Good governance, transparency a two-way street
The Catholic Church in the Philippines is among the most politically intrusive in the world, despite a constitutionally mandated separation of church and state in public policy. As a result of its activism, the Philippines remains the only country in the world, for example, that bans divorce. Instead, a thinly disguised annulment procedure is incorporated into the Family Code, providing a way to dissolve a dysfunctional union as long as one party is found to have been “psychologically incapacitated” when the marriage was solemnized; thus, no marriage happened.
High population growth is blamed by development experts, health advocates, and brave politicians as an important contributing factor to the Philippines’ stunted economic growth and overwhelmed educational and healthcare infrastructure. Advocates of the Reproductive Health Bill, which is meant to provide access to information and methods for birth control and maternal care, are demonized by the Church, which argues the bill, if enacted, will provide government-funded access to condoms and birth control pills and lead to increased promiscuity.
Because of its high population growth and large productive population—over 60% of Filipinos are 15-60 years old—the Philippines desperately needs to create jobs, including jobs that don’t require an advanced formal education. According to experts and government officials, the Philippines has the fifth-largest mineral resources in the world, but they are mostly untapped. Despite the jobs the industry could create and the potential for vast export earnings, the Church is at the center of “civil society” opposition to development of the mining industry.
The Church has also been at the center of historic political upheaval and change in the Philippines. The late Archbishop of Manila, Jaime Cardinal Sin probably prevented the slaughter by government forces of rebel troops and their leaders during the 1986 EDSA Revolution when he called on the faithful to act as human shields. His followers responded in the tens of thousands, heroically forming a protective yet vulnerable barrier between loyalist troops and the revolutionaries.
EDSA brought down an overstaying, brutal dictator who had destroyed the Philippine economy. But the Church was also a persistent critic of former president Joseph Estrada, a legally and popularly elected president. Mr. Estrada was chased from the presidency by another mass action, EDSA II, in 2001. Although the Supreme Court upheld the transition that foisted former president Gloria Macapagal-Arroyo on the nation, most constitutional experts agree Mr. Estrada was removed from office illegally. His crime: being his loutish, but entertaining, self.
Although the Church has struggled in recent decades to remain relevant and attract young priests and nuns to carry on its work, its intrusions into public policy debate have increased in frequency and shrillness. Most Sundays, Church calls for good governance and transparency are regular mass prayers. It is common for priests to rail against the RH Bill, the mining industry, and other public policy issues Church elders feel undermine its authority and doctrine.
But what happens when calls for good governance and transparency are directed at the Church? If the example of the Diocese of Parañaque is used, pretty much what happens when a government official is accused of corruption or favoritism: blanket denials bereft of substantiation. Last week, allegations by lay leaders and priests of mismanagement of Church collections by Bishop Jesse E. Mercado made national and international headlines.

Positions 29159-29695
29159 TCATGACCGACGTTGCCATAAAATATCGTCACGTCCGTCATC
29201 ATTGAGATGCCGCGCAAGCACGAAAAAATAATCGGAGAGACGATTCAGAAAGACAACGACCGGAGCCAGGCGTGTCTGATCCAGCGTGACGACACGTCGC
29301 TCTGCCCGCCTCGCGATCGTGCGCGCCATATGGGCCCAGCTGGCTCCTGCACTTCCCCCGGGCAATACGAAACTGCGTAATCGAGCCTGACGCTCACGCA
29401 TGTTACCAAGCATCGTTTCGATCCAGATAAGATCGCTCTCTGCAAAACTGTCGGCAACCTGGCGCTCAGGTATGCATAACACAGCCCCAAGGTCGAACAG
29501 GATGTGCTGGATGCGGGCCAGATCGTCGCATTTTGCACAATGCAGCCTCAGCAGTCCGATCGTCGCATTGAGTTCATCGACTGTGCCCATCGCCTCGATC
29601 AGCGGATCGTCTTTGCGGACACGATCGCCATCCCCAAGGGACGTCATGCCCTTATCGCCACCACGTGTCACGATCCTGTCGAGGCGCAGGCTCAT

The issues are straightforward. Mr. Mercado is accused of diverting special collections by the Church from their intended beneficiaries, mostly the victims of calamities or special projects. Especially damaging is an allegation that P1.6 million collected to aid victims of Typhoon Ondoy in 2001 remains substantially in church coffers to this day. According to the priests who raised the alarm, less than P300,000 of the donation was remitted.
Likewise, less than a third of more than P3.4 million raised for victims of Typhoon Sendong last year has been remitted, according to priests in the Parañaque Diocese. None of the almost P130,000 raised for Muntinlupa fire victims in 2010 was ever released. Mr. Mercado’s response was to deny the allegations, even asserting that when circumstances merit, donations to calamity victims are advanced.
Priests who brought the issue to light after years of internal evasion by the bishop and his allies responded that Mr. Mercado was being untruthful. Along with lay leaders of the church, they are challenging Mr. Mercado to present official receipts and bank records—which can’t be tampered with—to conclusively demonstrate his innocence. When questioned by reporters, Mr. Mercado suggested he had no obligation to do so.
The controversial bishop instead blamed the allegations on “disgruntled priests,” who have misbehaved. He says they were punished for sexual indiscretions, a disingenuous attempt to deflect attention from the issues of financial malfeasance. Mr. Mercado can quickly resolve the issue by producing documentary evidence that funds collected by his diocese have been properly administered. Will he?
(Michael Alan Hamlin is the managing director of TeamAsia and a Manila-based author and commentator. His latest book is High Visibility: Transforming Your Personal and Professional Brand. Write him at firstname.lastname@example.org and follow him on Twitter, Facebook and LinkedIn. Copyright © 2012 Michael Alan Hamlin. All Rights Reserved.)